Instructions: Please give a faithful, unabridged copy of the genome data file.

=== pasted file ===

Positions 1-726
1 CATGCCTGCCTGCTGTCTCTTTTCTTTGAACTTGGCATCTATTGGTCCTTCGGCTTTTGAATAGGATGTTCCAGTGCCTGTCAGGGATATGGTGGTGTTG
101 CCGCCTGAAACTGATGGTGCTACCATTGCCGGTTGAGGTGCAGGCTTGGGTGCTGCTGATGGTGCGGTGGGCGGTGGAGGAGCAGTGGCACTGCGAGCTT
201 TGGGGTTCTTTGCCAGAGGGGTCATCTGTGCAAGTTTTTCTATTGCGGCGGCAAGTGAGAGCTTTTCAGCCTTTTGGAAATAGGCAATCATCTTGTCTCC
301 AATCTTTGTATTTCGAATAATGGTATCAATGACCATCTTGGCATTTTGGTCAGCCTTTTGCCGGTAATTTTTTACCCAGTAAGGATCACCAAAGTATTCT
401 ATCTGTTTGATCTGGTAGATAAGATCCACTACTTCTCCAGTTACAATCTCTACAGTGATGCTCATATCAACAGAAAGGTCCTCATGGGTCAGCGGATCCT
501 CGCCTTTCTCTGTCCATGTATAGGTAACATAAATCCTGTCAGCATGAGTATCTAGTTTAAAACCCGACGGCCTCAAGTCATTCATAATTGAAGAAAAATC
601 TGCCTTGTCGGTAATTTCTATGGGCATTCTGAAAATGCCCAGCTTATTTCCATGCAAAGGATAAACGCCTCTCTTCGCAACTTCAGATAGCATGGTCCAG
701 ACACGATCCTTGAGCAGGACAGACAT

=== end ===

Positions 1-726
1 CATGCCTGCCTGCTGTCTCTTTTCTTTGAACTTGGCATCTATTGGTCCTTCGGCTTTTGAATAGGATGTTCCAGTGCCTGTCAGGGATATGGTGGTGTTG
101 CCGCCTGAAACTGATGGTGCTACCATTGCCGGTTGAGGTGCAGGCTTGGGTGCTGCTGATGGTGCGGTGGGCGGTGGAGGAGCAGTGGCACTGCGAGCTT
201 TGGGGTTCTTTGCCAGAGGGGTCATCTGTGCAAGTTTTTCTATTGCGGCGGCAAGTGAGAGCTTTTCAGCCTTTTGGAAATAGGCAATCATCTTGTCTCC
301 AATCTTTGTATTTCGAATAATGGTATCAATGACCATCTTGGCATTTTGGTCAGCCTTTTGCCGGTAATTTTTTACCCAGTAAGGATCACCAAAGTATTCT
401 ATCTGTTTGATCTGGTAGATAAGATCCACTACTTCTCCAGTTACAATCTCTACAGTGATGCTCATATCAACAGAAAGGTCCTCATGGGTCAGCGGATCCT
501 CGCCTTTCTCTGTCCATGTATAGGTAACATAAATCCTGTCAGCATGAGTATCTAGTTTAAAACCCGACGGCCTCAAGTCATTCATAATTGAAGAAAAATC
601 TGCCTTGTCGGTAATTTCTATGGGCATTCTGAAAATGCCCAGCTTATTTCCATGCAAAGGATAAACGCCTCTCTTCGCAACTTCAGATAGCATGGTCCAG
701 ACACGATCCTTGAGCAGGACAGACAT